Have you ever stood in a grocery line where the young mother in front of you gives her kid a gratuitous whack or asks, “Do you really want to be fatter than you already are?” What do you do? How do you cope with the cruelty? And worse, more subtle and sad, what if the mean parent seems sincerely concerned about the child’s welfare or even the child’s immortal soul?
Lucy Hull, the narrator of Rebecca Makkai’s first novel, “The Borrower,” is a children’s librarian in Hannibal, Mo. Until now, her life has been peaceful and uneventful, her various boyfriends good-natured but unimportant. Lucy’s main drama has been declaring her financial independence from her domineering, charming, utterly immoral Russian immigrant father.
Into Lucy’s pleasant life comes a loud-voiced goofball of a kid who loves the library, loves Lucy and loves the entire world of books. His name is Ian Drake, and the other librarians like him a lot because of the uncomfortable fact that if you’re mad about books, there’s probably something missing, something unpleasant or fearsome in the real world you find yourself living in.
Ian’s mother, a fundamentalist Christian who rarely visits the library, sails in one day and hands Lucy a disconcerting list of what Ian shouldn’t be allowed to read: “Witchcraft/Wizardry; Magic; Satanism/ Occult Religions, etc.; Adult Content Matter; Weaponry; the Theory of Evolution; Halloween; Roald Dahl, Lois Lowry, Harry Potter, and similar authors.”
Well, okay. Parents certainly have the right to control their children’s reading habits, or at least give it their best shot. But the situation is complicated by a couple of other issues. Although Lucy hadn’t noticed, the head librarian rather quaintly points out Ian as “that little homosexual boy.” And there’s a self-styled religious-sexual expert, Bob Lawson, roaming the neighborhood in a van he calls the Bobmobile, running a program guaranteed to turn gay boys into straight ones. Ian’s mother has probably enrolled him in this dubious program. Even at this point, she’s probably within her rights. The few physical scars Ian carries are frightening and worrisome, but none of this would allow Lucy to do anything particularly outrageous.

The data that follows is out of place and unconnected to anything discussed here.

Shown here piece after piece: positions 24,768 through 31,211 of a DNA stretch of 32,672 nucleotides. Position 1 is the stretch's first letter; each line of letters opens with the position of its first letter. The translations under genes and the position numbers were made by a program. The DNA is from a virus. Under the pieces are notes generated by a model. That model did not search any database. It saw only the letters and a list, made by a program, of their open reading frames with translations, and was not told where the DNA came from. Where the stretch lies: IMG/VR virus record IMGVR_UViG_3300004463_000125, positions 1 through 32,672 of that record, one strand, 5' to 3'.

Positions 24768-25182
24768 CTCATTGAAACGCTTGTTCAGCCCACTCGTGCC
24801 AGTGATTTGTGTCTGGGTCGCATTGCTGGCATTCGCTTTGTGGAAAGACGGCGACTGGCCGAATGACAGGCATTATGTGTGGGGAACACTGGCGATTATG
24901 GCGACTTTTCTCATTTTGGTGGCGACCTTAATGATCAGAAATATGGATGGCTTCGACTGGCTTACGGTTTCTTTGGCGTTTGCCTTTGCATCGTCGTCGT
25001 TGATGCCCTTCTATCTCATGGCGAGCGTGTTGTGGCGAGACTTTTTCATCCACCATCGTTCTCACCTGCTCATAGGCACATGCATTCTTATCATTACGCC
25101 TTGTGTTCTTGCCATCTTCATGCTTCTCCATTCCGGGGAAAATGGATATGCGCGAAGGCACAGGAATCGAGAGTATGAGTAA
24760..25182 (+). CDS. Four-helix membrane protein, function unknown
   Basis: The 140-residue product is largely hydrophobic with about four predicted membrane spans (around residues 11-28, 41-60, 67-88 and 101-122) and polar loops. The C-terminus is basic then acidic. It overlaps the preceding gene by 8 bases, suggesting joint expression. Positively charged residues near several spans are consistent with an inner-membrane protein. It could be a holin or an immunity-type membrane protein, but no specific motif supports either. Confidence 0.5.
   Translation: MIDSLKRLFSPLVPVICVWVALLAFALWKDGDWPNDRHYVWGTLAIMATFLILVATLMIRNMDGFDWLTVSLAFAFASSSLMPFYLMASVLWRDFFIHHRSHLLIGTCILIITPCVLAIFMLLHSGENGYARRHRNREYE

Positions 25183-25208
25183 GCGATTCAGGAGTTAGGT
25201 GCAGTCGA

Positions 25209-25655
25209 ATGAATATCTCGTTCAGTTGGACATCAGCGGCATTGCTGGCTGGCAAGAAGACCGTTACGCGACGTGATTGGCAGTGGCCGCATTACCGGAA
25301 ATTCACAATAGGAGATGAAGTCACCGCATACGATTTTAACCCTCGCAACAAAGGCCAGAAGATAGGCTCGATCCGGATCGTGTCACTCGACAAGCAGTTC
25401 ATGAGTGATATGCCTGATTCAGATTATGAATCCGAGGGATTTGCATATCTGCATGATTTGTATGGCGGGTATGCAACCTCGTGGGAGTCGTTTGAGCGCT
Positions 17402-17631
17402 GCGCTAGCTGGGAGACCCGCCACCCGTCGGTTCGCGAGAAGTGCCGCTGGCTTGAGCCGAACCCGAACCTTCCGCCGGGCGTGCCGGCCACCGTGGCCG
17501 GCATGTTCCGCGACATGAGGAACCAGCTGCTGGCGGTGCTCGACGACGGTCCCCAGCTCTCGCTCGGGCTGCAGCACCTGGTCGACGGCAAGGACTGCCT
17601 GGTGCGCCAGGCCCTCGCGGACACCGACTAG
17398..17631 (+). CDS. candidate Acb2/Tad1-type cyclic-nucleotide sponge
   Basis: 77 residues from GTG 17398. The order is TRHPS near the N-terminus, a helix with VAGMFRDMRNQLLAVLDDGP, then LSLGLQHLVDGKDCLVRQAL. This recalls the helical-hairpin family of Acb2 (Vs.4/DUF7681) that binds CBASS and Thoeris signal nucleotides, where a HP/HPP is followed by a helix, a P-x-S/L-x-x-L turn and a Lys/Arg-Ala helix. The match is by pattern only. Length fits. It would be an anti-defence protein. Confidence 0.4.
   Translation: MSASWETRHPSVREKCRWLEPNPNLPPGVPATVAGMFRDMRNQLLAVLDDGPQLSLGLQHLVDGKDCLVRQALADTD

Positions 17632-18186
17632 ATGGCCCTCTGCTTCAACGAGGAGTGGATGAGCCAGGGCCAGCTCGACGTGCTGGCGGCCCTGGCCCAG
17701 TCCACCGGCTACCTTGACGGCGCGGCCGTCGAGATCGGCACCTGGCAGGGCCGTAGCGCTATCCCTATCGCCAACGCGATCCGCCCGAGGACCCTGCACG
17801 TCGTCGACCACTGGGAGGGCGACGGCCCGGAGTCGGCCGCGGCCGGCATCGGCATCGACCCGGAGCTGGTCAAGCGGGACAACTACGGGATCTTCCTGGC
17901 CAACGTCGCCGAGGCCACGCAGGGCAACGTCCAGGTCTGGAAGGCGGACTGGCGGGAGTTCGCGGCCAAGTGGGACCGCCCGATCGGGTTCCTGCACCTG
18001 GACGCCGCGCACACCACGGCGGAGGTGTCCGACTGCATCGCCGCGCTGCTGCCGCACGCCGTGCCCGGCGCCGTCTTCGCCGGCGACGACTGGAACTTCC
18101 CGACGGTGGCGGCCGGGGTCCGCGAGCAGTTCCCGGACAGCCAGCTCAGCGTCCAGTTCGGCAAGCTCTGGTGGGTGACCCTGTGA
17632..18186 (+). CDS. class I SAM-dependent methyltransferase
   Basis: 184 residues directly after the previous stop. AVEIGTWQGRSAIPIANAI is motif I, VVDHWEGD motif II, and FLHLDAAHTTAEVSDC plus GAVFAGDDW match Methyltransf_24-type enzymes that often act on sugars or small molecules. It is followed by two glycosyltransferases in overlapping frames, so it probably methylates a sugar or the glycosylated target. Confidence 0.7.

But then Ian runs away. And he runs away to Lucy’s library. He doesn’t weep or otherwise carry on. He still tells goofy jokes and conjures up plays on words. He asks Lucy to give him a ride to his grandmother’s house — his grandmother who lives somewhere. And so Lucy drifts into the life of a kidnapper. She and Ian pool what little money they have, stock up on junk food and set off to — where? Their trip strongly resembles Dorothy’s journey with her friends to find the wizard.
They stay for a few days in a luxury condo in Chicago where Lucy spent her childhood. Her dad enchants Ian with an elaborate story about starting up a chocolate factory when he was a little kid in the U.S.S.R. Ian loves the story, of course, but it gives Lucy pause. Is that story, a beloved part of her own childhood, nothing but fiction? And if it is fiction, should it be revered for its healing qualities? Is Ian’s mother right in insisting upon a reality that doesn’t include Halloween but that is based on a group of stories that some people might think of as myths?
I had a problem with this otherwise charming, witty book that never seemed to occur to the author. A mother’s child has been stolen, kidnapped. He’s missing; he may be dead. Doesn’t this horror transcend every other consideration in this story? Looked at more closely, is Lucy a bookish bachelorette or a creepy sociopath? A kid is more important than a book, no matter how nasty the child or how beautiful the book. But I don’t think that’s what the author is saying, sadly enough.
See regularly reviews books for The Post.
By Rebecca Makkai
Viking. 324 pp.